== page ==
Some parents have unrealistic expectations for autism funding

Yesterday I read that Nova Scotia’s NDP government was going to double funding for pre-school children diagnosed with a moderate to severe autism spectrum disorder — from $4 million to $8 million a year.  In my opinion, that is a good investment because research has proven that the earlier you get children into an ABA or alternative program, the more likely their social interaction and verbalization will improve. (See also the report on the Stanislaus Study.)

So, what was the reaction among parents who have children with the kind of autism that would benefit from such funding? As the Globe and Mail’s Corbett Hancey reports (my italics):

“Jenn Fancy de Mena, President of the Annapolis Valley Autism Support Team in Nova Scotia thinks the funding is a step in the right direction, but worries the decision ignores older children with autism. ‘I presume they’re operating from the belief that the younger the children get therapy the better it is,’ she said. ‘Unfortunately that leaves out a whole group of kids. My son gets no money and no treatment right now.’

Ms. Lanthier of Autism Speaks acknowledges that despite new funding announcements parents of children with autism will still be going into debt to pay for treatment. She said that even funding in British Columbia, where the government provides $22,000 per autistic child per year, is not enough. ‘If you’re talking about a really multi-disciplinary, comprehensive treatment plan that includes behavior modification, speech and language therapy, occupational therapy…you could be talking $60,000-$80,000 per year.'”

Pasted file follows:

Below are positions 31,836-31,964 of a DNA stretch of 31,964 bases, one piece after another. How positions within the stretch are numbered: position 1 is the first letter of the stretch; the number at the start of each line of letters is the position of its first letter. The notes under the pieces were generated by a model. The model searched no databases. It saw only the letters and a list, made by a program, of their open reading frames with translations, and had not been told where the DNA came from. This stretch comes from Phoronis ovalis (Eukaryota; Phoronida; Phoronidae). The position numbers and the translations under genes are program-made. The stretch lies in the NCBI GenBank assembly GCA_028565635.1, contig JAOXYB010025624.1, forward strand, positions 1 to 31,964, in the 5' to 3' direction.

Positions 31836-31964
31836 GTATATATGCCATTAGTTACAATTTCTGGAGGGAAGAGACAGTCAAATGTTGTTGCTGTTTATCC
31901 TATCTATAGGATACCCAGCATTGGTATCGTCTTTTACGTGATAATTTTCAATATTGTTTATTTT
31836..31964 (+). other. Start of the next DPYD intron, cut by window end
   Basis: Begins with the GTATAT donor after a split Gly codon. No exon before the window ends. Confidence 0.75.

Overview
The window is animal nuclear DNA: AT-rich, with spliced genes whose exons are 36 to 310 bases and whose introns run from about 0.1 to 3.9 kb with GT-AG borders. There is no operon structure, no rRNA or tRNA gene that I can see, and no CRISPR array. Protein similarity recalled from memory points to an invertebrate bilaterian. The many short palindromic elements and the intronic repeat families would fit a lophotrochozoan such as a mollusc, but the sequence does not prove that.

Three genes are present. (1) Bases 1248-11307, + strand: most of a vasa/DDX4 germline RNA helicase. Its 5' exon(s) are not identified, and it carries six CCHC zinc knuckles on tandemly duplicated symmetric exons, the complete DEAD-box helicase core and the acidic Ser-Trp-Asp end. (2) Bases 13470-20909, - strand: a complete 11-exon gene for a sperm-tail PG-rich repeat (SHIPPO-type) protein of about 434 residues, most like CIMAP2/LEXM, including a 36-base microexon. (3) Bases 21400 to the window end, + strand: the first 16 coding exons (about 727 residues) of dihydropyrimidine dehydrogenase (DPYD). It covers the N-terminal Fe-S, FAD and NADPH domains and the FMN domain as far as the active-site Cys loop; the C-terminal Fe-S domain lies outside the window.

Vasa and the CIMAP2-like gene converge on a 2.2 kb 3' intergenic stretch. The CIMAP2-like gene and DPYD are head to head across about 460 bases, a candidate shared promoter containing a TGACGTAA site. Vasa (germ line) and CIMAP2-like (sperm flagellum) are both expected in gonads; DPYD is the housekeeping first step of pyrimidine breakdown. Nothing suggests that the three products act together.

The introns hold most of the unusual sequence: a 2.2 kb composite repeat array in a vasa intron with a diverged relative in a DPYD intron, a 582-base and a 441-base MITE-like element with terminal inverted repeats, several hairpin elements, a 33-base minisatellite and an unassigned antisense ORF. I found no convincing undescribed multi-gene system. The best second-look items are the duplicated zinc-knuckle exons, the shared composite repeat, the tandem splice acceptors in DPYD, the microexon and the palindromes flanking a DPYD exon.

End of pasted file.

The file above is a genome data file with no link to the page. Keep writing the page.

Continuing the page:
A step in the right direction? From $60,000 to $80,000 per year per child? What on earth has happened to our society when parents expect taxpayers to provide that kind of money for each and every child diagnosed with an autism spectrum disorder? Of course they will go into debt. That is a given. Because, remember, government’s can be all things to all people. They have to prioritize and take care of all children with special needs. 

For example, what about the parents who have children with juvenile diabetes, Cerebral Palsy, Muscular Dystrophy, Attention deficit Disorder and intellectual disabilities, such as Downs Syndrome? I mean, there is only so much money in any one province’s health care and social services pots, and that money needs to be shared.  In other words, it’s not all about childhood autism treatment or it shouldn’t be because there is a whole lifetime to consider!  

My son was born 45 years ago. I knew something was wrong with him in the hospital because he couldn’t suck. Then, as as soon as he could stand, the hand flapping and hand biting started.  Yet, in spite of all the subsequent problems before and after he started school,  it wasn’t until he was fourteen years old that we were able to get him admitted to an Ontario residential treatment centre where he received behavior modification over a two-year period.